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Trelawny- A Lesbian Love Story

Book cover: Trelawny by Anietta Strong

After a break from writing when at no time I switched of my thinking, I decided on a new approach. Maybe ease up on the BDSM themes which reside in all my books but instead focus more on love and romance with a very definite LGBT theme remaining. Petra Larson is having a rest in her Wiltshire cottage just on the edge of Salisbury Plain, that’s assuming her married partner Jen allows her any, or more likely it’ll be the other way around. As a writer, I often wondered what it would be like to win the lottery? Would it change my life? This made me think about those women who have little or no chance to change theirs, especially if they are in a controlling and abusive relationship.

I created Gabrielle or Gabi as she prefers to be called. She was in an abusive marriage where the beatings she suffered often meant she was off work while her visual injuries healed. Imagine one day a letter drops on her doormat - she has inherited a property in an idyllic location. She now has the means of escape and takes it. This opens a family secret, an aunt she never knew existed, why at the age of 35 didn’t she know, especially when her parents never felt it wise to tell her? She’ll never meet her aunt who took an even bigger secret to her grave and these secrets keep coming thick and fast when she arrives at her newly gained property on the south Cornish coastline.

There she meets an older woman Ruth, someone with an austere exterior. There is an immediate resentment towards a newcomer, as she has devoted her life towards caring for the vast estate which she has inherited. It is clear she cared for her aunt right up to her death. Any concerns are swept away with the arrival of Bethany, who is Ruth’s controlled and downtrodden daughter. As in all abusive relationships, the abuser doesn’t give up their control easily and it is only a matter of time before her husband turns up intent on taking over and punishing Gabi for her unannounced departure. This only serves to trigger a chain of events in which the property she now owns slowly, bit by big gives up its dark past and it’s deeply buried secrets.

Another family member arrives making four women in total and the simmering feud finally explodes in a feast of recriminations that are vented over an extraordinary dinner where everything is brought out in the open in withering detail. This clears the air and truth is finally allowed it’s freedom and in the final part of the book a reconciliation takes place which brings peace and harmony to a house renowned for is racy and notorious past.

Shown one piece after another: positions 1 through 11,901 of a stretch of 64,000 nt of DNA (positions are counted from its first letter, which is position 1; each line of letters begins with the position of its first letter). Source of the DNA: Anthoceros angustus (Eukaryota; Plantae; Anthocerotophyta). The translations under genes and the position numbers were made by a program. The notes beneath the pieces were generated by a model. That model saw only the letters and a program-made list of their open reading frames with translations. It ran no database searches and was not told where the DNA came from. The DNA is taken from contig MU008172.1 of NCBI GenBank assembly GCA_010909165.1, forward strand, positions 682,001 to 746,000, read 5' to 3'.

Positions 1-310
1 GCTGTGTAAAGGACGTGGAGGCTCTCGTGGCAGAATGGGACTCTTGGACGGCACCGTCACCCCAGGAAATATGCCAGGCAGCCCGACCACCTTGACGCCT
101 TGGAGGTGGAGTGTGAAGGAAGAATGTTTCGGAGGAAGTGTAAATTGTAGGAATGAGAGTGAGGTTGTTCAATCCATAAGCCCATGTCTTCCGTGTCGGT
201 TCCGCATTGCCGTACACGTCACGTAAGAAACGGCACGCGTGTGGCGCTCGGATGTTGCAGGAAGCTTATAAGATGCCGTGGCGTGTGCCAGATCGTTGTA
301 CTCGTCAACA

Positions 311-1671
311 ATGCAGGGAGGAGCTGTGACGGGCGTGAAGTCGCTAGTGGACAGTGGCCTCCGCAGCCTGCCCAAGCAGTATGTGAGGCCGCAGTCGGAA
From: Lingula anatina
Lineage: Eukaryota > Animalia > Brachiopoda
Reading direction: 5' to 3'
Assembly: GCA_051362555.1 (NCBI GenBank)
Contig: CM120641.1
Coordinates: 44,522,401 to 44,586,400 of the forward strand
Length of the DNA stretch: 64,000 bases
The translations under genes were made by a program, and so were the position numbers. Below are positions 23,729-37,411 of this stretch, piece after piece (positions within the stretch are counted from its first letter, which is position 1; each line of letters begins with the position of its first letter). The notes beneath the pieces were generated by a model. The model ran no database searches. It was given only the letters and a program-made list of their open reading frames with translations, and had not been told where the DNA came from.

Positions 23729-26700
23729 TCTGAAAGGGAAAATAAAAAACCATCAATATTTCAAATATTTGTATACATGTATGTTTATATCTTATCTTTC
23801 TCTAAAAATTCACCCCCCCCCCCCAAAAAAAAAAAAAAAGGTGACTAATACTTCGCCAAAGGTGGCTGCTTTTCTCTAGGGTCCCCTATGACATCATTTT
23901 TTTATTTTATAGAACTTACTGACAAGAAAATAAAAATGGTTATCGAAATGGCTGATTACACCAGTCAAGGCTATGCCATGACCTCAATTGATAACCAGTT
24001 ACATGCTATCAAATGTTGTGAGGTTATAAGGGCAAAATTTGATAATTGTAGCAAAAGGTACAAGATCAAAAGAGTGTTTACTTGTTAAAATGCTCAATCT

As an author, I just sat back and watched four women tear each other apart, I took mental notes and wrote about it. I see writing this way. I never plan a book, like some journey where a destination exists – the end! I never know how my books end or even when. I just know. An artist wielding brushes and a pallet has to know too. Most great artists know when to stop and this prevent overworking the images they have created they know that activity so well. It even has a name, they know when to stop fiddling and I hope I got my timing right when I stopped working on Trelawny.

As I said earlier, I took a break from BDSM, but I didn’t stop writing explicitly. There are only certain concessions I’m prepared to make. I love writing about women expressing their love towards their own sex and I make no apologies for Gabi and Beth when then they FINALLY got it on! They went for it and I hope those who are more faint hearted forgive them. Don’t shoot the messenger, I can only write about what I saw and described.

Trelawny was a joy to write. I was told years ago to write about what you know. I know intimately the parts of Yorkshire, Petra, Dommy and Jen lived and loved, laughed and cried and sadly mourned too. Just as when they resided in Bristol and later Wiltshire. I know those places well. I also know those parts of Cornwall where Trelawny is located, south of St Austell, Charlestown, Bodmin more and it’s rocky unyielding coastline.

I can’t tell you how the book ended. Only that Gabi was thankful her aunt remembered her, in fact she never forgot her for a very important single reason you’ll have to read the book to find out. Equally Beth, who always saw herself as a peripheral figure becomes far more than that and is more deeply involved in Trelawny’s checkered history than she ever could imagine.

Where next…..I’ll let you know.



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